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Making Change: Making Change through Technology Transfer

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The area's business leaders believe a new convention center could be the catalyst to economic growth for the region. However, there are others who believe we should be paying more attention and energy encouraging "technology transfer." Tech transfer capitalizes on the region's strengths by taking all that research from places like Case Western Reserve University and the Cleveland Clinic and finding commercial applications. As part of Making Change: Reinventing our Economy, ideastream's Shula Neuman sheds some light on the economic potential for technology transfer in the region.

Wednesday, August 20, 2003 at 2:17 pm

This is a sound most of us hope never to hear... it's an MRI, or Magnetic Resonance Imaging machine. Y'know one of those big circular machines that doctors put you in so they can check out your insides? It's loud and you feel like you're in a coffin and it takes a long time... 40 minutes for a doctor to do an entire cardiac examination...

JEFF DUERK: That is with MRI we can assess aeschemia, infarction, wall motion abnormalities as well as get angiographic images of vessels within the heart.

And that's a huge improvement over prior techniques, says Jeff Duerk, professor of biomedical engineering at CWRU and University Hospitals. But there's one thing that the machine can't do, Duerk says: detect vulnerable plaque, the very first sign of hardening of the arteries, which is practically undetectable with existing technology.

JD: One of the things we know is that somewhere between 40 and 60 percent of the patients with cardiovascular disease, their first symptom is death. They just die. Which is unfortunate by all stretches of the imagination.

Detect that vulnerable plaque earlier, he says, and the number of deaths from cardiovascular disease could go down. As it happens, Duerk and his partner, John Lewin, have developed a catheter coil that creates a high resolution MRI of the vessel wall, enabling doctors to detect if vulnerable plaque has formed. The device has a lot of potential - perhaps a billion dollars of potential, Duerk says. With the help of the Case technology transfer office, Duerk and Lewin patented their idea and formed a company: Interventional Imaging Incorporated - or I-cubed. I-cubed is the ultimate example of technology transfer says, Mark Cottichia, vice president for research and technology management at Case.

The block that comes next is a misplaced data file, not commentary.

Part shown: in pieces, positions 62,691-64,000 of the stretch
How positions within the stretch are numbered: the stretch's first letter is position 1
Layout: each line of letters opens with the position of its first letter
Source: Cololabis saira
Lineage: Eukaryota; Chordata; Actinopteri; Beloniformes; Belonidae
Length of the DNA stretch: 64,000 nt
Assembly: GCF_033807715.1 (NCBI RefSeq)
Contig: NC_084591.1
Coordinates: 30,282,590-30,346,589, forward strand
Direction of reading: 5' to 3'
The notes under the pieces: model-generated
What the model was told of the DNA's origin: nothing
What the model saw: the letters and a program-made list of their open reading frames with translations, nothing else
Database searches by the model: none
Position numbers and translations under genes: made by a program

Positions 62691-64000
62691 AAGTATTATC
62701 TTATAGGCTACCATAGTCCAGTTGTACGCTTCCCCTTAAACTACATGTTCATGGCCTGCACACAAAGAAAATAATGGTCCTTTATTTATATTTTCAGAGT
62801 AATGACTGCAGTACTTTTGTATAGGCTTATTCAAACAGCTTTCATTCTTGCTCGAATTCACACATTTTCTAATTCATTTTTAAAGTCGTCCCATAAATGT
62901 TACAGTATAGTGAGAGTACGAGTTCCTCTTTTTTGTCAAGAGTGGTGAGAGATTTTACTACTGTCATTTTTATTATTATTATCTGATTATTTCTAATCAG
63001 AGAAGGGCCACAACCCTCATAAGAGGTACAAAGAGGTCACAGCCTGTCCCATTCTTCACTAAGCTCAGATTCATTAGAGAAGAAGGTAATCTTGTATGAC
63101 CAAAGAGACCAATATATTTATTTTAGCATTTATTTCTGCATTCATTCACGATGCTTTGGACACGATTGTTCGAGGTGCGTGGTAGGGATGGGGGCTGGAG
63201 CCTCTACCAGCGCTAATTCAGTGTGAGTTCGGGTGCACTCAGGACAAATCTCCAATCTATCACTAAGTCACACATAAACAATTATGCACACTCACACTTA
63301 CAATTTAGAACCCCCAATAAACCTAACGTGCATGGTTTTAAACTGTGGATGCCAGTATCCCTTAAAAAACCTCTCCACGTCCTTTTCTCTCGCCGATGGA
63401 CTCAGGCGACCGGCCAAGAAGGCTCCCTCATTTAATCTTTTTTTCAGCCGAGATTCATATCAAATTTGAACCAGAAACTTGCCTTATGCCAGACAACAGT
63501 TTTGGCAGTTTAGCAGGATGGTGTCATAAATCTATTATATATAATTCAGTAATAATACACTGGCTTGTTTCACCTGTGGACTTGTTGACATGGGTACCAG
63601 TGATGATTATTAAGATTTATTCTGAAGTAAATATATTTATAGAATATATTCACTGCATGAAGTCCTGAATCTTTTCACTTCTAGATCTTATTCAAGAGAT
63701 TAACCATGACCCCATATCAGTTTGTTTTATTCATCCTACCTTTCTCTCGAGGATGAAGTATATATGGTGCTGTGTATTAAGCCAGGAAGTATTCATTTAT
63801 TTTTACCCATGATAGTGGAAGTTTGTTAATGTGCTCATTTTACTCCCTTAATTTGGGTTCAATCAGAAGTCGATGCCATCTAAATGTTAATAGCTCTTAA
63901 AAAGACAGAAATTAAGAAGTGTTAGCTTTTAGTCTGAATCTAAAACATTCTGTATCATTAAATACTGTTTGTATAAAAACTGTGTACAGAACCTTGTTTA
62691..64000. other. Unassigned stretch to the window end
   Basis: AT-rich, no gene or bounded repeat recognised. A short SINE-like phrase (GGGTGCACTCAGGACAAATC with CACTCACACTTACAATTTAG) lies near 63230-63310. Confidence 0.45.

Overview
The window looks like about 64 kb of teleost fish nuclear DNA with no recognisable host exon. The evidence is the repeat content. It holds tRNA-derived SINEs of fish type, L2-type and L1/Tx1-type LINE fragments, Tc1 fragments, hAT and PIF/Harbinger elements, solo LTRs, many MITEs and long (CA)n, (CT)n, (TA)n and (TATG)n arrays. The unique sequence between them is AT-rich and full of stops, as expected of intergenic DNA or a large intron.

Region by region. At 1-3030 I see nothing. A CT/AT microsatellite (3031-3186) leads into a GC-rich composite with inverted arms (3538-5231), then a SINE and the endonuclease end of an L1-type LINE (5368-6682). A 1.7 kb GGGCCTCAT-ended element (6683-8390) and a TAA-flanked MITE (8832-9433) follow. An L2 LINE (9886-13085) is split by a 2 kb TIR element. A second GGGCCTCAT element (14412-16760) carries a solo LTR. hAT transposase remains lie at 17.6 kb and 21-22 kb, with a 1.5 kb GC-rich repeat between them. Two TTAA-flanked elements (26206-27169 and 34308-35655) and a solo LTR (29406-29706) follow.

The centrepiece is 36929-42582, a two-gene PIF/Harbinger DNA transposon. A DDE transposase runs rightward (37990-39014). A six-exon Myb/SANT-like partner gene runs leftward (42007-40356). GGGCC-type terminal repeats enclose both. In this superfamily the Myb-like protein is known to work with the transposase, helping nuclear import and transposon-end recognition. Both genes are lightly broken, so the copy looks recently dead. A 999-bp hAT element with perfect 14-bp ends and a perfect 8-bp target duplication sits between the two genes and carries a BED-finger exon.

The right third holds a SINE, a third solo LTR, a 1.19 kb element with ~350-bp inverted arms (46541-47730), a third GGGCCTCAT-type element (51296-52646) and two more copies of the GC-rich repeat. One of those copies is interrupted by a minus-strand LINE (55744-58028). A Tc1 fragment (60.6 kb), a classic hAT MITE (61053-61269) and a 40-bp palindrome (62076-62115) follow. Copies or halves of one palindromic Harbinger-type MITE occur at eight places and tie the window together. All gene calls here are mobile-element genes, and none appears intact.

MARK COTTICHIA: Most of the technologies in basic research, you're fortunate if it can be a feature in an existing product. And it's another leap if it can be the basis for a product And it's another leap if it can be the basis for a product, a platform technology, if you will.

In the 20 months since Cottichia took the helm of Case's tech transfer office, he's overseen two spin-off companies and 15 related business deals. The result is more than 10 million dollars in revenue this past fiscal year, up from 2 million dollars just two years ago.

MC: The 10 million we did this past fiscal year, would rank us approximately number 19 in the country. So we've gone from laggards to one of the top universities in the country in terms of technical transfer output.

To put this in perspective, near the top of the tech transfer heap is M-I-T, which grossed 35.7 million dollars last year and had 23 start-ups. Of course, they've been doing tech transfer for decades. So, if you consider that Northeast Ohio's other research institutions - including the Cleveland Clinic and NASA Glenn - have their own lively tech transfer programs... well, that's a lot of potential for new ventures AND for economic growth.

DOROTHY BAUNACH: Well, it's jobs and wealth creation. At the end of the day, it's good jobs, better jobs for people at higher paying salaries.

Dorothy Baunach, director of NorTech - a local agency that promotes Northeast Ohio's technology and tech related businesses - says tech transfer will work best for the region if it complements our existing industries: manufacturing and materials.

Baunach: I think what we're going to see is a convergence of these new technologies and our old manufacturing base. All this expertise will start to come together so you have tech transfer and commercialization and interaction that will hopefully spur the economy and create jobs - high paying jobs - and wealth for the region.

Baunach says public officials have started to understand the connection - just look at Gov. Taft's Third Frontier project, a 1-point-6 billion dollar initiative to invest in bio-tech and high tech research. The hope, Baunach says, is that Northeast Ohio develops a track record like Boston or Northern California. And if the current trend keeps up, the rest of the country may get tech-envy of Northeast Ohio.

In Cleveland, Shula Neuman, 90.3.

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